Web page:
HTTP/1.0 200 OK Content-Type: text/html For Marijuana Users, It's High Times As California Makes
Pubdate: Tue, 02 Jan 2018
Source: Los Angeles Times (CA)
Copyright: 2018 Los Angeles Times
Contact:  http://www.latimes.com/
Details: http://www.mapinc.org/media/248
Author:  Marisa Gerber

FOR MARIJUANA USERS, IT'S HIGH TIMES AS CALIFORNIA MAKES RECREATIONAL 
USE LEGAL

"Groove on! Groove on!" blared from speakers outside a gray warehouse
in Santa Ana. Inside, a line of 60 people snaked through the shop,
waiting to be helped by a budtender.

"We were bombarded!" said Robert Taft Jr., founder of the marijuana
dispensary 420 Central.

When the shop opened at 7 a.m. Monday -- Day 1 of legal recreational
pot sales in California -- a handful of people had already lined up.
Within two hours, more than 100 customers, some still nursing holiday
hangovers, had made purchases. As they walked out, Taft shouted,
"Enjoy your new freedom!"

Californians voted to legalize recreational marijuana in 2016, and the
historic law permitting such businesses took effect New Year's Day --
creating the largest legal pot market in the country. Hundreds of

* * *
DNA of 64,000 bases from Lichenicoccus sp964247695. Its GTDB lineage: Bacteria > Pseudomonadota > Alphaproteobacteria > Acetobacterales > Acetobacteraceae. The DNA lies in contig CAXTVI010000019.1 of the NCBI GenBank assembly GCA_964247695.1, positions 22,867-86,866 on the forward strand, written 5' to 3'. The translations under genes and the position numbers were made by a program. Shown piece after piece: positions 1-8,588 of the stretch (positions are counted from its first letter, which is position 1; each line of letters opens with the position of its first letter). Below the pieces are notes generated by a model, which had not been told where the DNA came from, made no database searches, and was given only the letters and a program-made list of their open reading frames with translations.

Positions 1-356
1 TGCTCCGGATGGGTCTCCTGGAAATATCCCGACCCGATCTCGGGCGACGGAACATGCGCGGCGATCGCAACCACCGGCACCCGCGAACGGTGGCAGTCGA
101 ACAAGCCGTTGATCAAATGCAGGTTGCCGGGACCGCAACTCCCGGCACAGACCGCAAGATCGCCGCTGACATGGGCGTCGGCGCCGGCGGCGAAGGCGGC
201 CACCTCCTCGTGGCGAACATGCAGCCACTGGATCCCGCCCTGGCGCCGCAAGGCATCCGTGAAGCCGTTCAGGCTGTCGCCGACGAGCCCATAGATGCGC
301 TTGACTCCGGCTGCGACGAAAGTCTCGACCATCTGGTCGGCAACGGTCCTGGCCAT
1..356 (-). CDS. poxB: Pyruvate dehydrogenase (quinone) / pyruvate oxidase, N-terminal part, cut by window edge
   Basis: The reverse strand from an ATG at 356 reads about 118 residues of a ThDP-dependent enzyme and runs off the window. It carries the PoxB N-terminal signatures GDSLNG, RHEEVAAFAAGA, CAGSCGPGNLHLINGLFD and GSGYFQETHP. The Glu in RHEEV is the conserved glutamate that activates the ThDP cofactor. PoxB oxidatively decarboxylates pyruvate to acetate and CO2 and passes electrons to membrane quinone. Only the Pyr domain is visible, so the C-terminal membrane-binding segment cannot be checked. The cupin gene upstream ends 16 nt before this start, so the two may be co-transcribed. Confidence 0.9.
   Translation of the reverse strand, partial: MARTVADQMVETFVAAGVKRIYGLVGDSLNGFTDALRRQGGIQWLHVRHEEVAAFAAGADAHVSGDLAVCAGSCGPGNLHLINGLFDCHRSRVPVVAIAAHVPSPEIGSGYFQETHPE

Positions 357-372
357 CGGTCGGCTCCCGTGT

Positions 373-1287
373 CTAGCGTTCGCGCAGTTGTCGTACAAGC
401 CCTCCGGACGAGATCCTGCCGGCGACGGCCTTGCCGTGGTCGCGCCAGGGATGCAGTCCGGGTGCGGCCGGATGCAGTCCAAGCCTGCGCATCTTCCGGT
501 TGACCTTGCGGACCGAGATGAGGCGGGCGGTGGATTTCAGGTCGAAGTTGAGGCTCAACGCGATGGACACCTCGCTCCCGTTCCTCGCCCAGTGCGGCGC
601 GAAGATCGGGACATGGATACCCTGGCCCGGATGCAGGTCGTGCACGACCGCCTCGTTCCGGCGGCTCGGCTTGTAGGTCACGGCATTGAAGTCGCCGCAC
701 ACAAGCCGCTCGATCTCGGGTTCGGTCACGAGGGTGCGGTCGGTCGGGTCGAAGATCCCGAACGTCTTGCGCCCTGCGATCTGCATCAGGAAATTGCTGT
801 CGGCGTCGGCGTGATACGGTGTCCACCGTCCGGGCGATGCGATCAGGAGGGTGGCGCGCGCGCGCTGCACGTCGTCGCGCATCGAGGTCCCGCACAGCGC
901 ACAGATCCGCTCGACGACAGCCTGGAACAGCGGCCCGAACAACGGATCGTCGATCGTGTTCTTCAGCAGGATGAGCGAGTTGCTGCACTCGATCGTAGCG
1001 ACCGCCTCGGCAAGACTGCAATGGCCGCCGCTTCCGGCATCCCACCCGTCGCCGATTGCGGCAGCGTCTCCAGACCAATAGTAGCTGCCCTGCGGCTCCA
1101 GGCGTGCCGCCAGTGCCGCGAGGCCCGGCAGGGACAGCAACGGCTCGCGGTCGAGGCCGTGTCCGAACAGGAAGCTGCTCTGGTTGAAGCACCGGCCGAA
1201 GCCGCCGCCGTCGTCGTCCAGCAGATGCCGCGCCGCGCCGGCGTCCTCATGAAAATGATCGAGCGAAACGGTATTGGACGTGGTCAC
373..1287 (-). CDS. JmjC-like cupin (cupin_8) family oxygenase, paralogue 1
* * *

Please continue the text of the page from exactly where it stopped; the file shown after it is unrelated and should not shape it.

businesses have applied for temporary licenses, but industry officials
expect a slow roll out as many cities have not yet given their
approval. While the city of L.A. hasn't begun issuing licenses to pot
shops, some dispensaries are expected to open in West Hollywood on
Tuesday.

On Monday, San Francisco businesses weren't open for commercial sales
of pot, but Berkeley was ready. One of the United States' oldest
dispensaries, the Berkeley Patients Group, opened its doors at 6 a.m.
to a line of customers that snaked around the block and showed no
signs of abating by late afternoon.

Among the many celebrants were Berkeley Mayor Jesse Arreguin and state
Sen. Nancy Skinner, who cut a ceremonial green ribbon to mark the first 
sale.

Sean Luse, chief operating officer of Berkeley Patients Group, said
some people had traveled from the Central Valley and towns in the
Sierra foothills to visit the dispensary.

"I'd say the crowd size is about three or four times what we would
typically see," Luse said. "Now that it's mainstream and open to
anyone 21-plus, you have a different dynamic. People are coming in
groups or as families -- it feels festive today."

In San Diego, the wait stretched to 40 minutes at the Mankind
Cooperative.

"We're insane down here. And it's still going on, girlfriend,"